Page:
a disposition in a will.
a legacy: A small bequest allowed her to live independently.

Origin of bequest

1250–1300; Middle English biqueste, biquyste, equivalent to bi- be- + quiste will, bequest, Old English -cwis(se) (with excrescent t, as in behest), noun derivative of cwethan to say; on the model of bequethen bequeath Unabridged Based on the Random House Unabridged Dictionary, © Random House, Inc. 2019

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British Dictionary definitions for bequest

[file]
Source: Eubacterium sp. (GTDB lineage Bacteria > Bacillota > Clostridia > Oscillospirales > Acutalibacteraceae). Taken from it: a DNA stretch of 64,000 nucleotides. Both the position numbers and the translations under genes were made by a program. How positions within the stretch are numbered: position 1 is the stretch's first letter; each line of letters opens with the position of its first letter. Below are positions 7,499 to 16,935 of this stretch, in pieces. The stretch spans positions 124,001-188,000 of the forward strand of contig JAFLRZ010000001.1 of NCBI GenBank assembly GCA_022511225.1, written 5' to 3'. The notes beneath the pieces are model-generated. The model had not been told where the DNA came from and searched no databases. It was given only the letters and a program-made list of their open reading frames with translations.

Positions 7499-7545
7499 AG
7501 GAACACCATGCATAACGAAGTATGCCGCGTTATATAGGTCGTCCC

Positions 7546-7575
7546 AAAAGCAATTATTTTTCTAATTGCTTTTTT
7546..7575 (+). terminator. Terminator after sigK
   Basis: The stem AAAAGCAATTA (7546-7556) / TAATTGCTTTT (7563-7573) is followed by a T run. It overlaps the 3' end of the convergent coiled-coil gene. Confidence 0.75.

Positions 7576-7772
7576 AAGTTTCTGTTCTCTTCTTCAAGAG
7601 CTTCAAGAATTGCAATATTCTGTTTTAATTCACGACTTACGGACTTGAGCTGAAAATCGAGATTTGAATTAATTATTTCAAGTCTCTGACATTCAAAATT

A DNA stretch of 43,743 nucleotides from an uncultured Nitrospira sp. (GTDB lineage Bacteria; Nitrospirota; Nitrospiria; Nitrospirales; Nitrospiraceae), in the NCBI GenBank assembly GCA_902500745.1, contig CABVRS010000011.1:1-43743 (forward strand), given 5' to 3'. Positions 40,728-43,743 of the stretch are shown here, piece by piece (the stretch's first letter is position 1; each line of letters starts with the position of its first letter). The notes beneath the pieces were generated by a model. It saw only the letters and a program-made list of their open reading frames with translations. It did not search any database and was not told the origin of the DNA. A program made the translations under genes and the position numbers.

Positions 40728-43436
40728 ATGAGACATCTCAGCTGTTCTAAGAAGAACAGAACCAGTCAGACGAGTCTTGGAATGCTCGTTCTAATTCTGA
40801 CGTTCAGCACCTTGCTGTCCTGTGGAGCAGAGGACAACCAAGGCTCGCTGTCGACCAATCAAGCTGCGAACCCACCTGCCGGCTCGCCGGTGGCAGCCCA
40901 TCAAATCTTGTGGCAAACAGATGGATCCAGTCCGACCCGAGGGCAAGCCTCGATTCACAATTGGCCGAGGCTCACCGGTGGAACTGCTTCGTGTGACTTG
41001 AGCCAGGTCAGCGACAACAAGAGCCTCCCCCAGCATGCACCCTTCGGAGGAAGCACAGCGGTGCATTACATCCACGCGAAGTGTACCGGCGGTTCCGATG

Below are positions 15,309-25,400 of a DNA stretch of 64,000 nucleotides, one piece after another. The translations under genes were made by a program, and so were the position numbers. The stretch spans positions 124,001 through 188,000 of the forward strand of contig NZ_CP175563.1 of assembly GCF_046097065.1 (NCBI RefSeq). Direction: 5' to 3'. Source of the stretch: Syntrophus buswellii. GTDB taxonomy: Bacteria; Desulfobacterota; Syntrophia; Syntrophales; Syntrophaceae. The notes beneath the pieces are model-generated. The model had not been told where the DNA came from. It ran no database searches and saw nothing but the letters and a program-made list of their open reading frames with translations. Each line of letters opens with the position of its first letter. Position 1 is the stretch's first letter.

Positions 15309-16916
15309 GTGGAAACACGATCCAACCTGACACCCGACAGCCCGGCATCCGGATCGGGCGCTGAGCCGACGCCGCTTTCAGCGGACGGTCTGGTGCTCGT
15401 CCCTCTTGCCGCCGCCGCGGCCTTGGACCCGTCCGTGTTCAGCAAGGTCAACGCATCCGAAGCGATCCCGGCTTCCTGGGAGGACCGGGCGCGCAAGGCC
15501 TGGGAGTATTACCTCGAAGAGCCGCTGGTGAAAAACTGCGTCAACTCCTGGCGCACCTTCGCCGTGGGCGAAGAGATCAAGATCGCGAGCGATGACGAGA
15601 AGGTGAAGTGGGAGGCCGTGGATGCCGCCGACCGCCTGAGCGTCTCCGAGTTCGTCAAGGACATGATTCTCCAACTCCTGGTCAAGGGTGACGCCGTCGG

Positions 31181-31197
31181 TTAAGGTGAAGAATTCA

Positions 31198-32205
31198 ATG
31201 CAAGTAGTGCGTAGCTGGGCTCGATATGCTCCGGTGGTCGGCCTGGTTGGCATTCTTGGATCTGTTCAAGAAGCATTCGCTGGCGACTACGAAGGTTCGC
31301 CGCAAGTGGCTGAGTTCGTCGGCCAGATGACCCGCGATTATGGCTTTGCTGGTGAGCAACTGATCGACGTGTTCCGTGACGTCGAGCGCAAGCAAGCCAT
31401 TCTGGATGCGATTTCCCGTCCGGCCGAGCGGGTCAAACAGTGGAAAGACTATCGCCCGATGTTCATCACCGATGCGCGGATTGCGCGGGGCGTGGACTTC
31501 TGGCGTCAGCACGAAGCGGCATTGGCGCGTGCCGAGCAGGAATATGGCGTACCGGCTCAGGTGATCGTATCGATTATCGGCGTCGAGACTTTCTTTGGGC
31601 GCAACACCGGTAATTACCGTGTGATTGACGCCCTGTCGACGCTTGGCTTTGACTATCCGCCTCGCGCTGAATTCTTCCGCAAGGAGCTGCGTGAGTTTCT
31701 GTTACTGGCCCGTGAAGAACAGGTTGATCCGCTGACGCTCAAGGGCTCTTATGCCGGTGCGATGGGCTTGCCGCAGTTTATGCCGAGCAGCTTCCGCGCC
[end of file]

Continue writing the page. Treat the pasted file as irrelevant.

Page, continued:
1. the act of bequeathing
  2. something that is bequeathed
law a gift of property by will, esp personal propertyCompare devise (def. 4), devise (def. 5)

Word Origin for bequest

C14: be- + Old English -cwiss degree; see bequeath
Collins English Dictionary - Complete & Unabridged 2012 Digital Edition © William Collins Sons & Co. Ltd. 1979, 1986 © HarperCollins Publishers 1998, 2000, 2003, 2005, 2006, 2007, 2009, 2012

Word Origin and History for bequest

c.1300, "act of bequeathing," from be- + *cwis, *cwiss "saying" (related to quoth; from Proto-Germanic *kwessiz; cf. bequeath), with excrescent -t. Meaning "that which is bequeathed" is recorded from late 15c.

Online Etymology Dictionary, © 2010 Douglas Harper